One way to end the pressure to practice defensive medicine is to have a set of bright lines defining the standard of care in all common and many rare situations. The doctor can then know that the additional test is required or is not required by the standard of care and that his or her decision will not be later second guessed by people without medical training.

How can such bright lines be determined in advance?

The problem is particularly difficult. Each patient, particularly in complex situations, presents a unique set of symptoms and risks. No two complex cases are exactly alike. It is very hard to write rules that contain bright lines in highly complex situations.

Secondly, each of the options available to the doctor has its own set of potential risks, rewards and costs. As a society, we simply cannot afford for each patient to have all of the procedures and all of the tests that might prove beneficial. Someone has to decide whether the potential benefits of the procedure are worth the costs. Doctors are trained in making people well. They have no particular expertise in making socio-economic choices.

The decisions concerning the type and amount of care that we can afford are by necessity political. Doctors cannot be expected to provide their services for free. They cannot be expected to order tests unless someone is willing to pay the costs of such tests. Only the society can determine whether a 2% chance of not finding a tumor in early stages is worth a $2000 test. The society may make that determination directly, or it may delegate the decision to individuals or the marketplace. In any event, the society has to determine how those decisions are to be made. That determination is political by its very nature.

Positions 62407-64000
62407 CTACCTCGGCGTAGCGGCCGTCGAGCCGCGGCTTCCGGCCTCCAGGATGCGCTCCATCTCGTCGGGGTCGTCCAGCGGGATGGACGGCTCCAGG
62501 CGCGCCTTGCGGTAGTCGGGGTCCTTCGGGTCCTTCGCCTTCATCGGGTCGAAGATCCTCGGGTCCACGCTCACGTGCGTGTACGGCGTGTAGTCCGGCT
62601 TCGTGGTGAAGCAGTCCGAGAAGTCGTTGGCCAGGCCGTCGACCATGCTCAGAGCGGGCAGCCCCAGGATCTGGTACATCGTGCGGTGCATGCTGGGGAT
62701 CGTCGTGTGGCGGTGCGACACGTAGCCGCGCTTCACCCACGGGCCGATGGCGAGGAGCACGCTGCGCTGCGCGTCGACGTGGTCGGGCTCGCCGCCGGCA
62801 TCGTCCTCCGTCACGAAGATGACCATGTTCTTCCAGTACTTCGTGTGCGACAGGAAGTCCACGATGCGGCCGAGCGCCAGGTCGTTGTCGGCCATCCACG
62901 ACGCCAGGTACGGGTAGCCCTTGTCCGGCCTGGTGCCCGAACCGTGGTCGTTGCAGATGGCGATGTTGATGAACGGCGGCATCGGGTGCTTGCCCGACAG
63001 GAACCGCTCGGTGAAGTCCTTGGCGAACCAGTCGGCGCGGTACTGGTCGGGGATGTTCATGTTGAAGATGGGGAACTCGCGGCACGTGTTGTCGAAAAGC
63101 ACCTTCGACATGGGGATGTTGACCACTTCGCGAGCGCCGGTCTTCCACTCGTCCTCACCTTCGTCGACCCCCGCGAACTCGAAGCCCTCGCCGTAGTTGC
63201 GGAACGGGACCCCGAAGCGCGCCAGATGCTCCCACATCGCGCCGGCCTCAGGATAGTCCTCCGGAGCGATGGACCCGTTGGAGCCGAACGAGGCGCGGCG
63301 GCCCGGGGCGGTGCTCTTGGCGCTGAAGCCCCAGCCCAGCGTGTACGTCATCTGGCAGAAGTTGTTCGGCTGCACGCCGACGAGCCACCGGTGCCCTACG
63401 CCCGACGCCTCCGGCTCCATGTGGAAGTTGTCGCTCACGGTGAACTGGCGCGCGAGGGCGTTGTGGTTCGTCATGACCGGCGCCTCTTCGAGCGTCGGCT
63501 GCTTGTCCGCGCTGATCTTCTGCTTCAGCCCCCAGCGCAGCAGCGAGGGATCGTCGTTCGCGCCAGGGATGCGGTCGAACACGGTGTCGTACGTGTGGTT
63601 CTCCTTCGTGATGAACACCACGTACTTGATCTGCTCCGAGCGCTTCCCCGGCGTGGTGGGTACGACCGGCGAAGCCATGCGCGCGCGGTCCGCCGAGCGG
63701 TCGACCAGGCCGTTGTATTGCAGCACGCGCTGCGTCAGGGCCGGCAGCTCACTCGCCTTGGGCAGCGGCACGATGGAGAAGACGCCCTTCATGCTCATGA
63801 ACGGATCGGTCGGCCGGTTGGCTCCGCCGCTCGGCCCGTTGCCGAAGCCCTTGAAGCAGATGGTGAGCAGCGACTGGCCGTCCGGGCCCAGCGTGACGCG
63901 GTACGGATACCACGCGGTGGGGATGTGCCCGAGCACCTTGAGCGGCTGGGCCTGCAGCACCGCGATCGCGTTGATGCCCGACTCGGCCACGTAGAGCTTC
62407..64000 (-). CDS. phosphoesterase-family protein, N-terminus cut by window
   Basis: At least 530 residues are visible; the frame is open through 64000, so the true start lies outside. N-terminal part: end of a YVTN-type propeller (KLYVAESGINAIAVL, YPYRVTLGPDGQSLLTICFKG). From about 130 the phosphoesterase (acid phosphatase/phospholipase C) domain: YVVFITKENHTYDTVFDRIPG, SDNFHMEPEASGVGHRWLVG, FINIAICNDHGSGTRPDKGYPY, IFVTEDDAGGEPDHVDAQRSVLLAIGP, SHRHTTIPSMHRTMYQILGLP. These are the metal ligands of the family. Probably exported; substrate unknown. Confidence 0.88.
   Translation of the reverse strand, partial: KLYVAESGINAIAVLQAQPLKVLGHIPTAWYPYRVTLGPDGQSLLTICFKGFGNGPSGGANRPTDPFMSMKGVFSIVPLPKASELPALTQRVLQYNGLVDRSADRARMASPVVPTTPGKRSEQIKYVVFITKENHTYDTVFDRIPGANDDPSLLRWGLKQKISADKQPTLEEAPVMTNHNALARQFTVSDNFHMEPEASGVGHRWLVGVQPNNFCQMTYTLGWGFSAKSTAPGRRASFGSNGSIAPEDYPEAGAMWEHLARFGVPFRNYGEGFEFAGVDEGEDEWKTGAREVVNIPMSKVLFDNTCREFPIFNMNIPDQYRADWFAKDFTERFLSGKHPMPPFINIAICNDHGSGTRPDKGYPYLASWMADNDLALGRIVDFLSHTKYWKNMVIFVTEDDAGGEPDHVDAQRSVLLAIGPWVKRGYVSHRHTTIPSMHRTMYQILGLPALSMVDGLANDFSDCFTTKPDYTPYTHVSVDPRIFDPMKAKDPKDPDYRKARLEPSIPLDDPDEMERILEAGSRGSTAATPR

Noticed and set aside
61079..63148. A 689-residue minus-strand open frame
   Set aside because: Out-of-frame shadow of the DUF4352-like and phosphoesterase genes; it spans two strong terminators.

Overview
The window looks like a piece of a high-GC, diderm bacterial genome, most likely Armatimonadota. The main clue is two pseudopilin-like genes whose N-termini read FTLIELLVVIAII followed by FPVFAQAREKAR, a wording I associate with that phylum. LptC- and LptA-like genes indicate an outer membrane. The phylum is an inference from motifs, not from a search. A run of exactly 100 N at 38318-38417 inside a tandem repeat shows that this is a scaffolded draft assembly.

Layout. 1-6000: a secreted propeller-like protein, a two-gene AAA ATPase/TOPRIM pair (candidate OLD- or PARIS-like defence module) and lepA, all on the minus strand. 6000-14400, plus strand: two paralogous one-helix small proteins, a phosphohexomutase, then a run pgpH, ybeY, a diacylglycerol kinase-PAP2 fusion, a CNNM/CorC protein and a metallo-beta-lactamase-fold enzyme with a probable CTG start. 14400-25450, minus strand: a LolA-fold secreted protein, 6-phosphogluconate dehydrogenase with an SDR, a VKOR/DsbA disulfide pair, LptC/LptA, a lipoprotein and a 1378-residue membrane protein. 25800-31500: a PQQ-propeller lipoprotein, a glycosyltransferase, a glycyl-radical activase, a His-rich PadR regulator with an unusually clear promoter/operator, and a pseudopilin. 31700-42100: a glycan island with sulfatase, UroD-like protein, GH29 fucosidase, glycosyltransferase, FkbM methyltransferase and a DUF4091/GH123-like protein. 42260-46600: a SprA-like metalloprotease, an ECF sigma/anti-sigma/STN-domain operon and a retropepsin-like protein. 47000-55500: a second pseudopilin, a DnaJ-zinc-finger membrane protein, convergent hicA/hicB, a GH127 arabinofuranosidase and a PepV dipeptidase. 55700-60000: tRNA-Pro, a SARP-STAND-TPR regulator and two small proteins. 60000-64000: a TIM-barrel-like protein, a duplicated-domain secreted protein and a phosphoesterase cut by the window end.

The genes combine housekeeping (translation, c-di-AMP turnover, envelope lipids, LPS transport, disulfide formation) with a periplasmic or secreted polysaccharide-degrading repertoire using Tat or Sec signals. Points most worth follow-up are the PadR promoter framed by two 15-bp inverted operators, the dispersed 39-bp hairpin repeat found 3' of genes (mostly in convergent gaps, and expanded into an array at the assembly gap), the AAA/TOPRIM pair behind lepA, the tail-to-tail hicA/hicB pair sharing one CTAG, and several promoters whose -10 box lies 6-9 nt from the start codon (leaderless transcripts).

One solution to the problem of defensive medicine is to adopt a single payer system of health care finance. If the government purchased all of the health care provided in the society, the decisions concerning the costs and benefits of medical procedues and tests would be made by the society as a whole through the political bodies.

By determining that, in a certain circumstance, the society either would or would not pay for a certain test or procedure, the bright line of the standard of care would be established.

Doctors, when considering a test or procedure, would determine whether or not the cost of that procedure would be paid. If the society chose not to pay for the test in that circumstance, the doctor would know that it was not required by the standard of care. The doctor would run no liability risk in falling to order the test.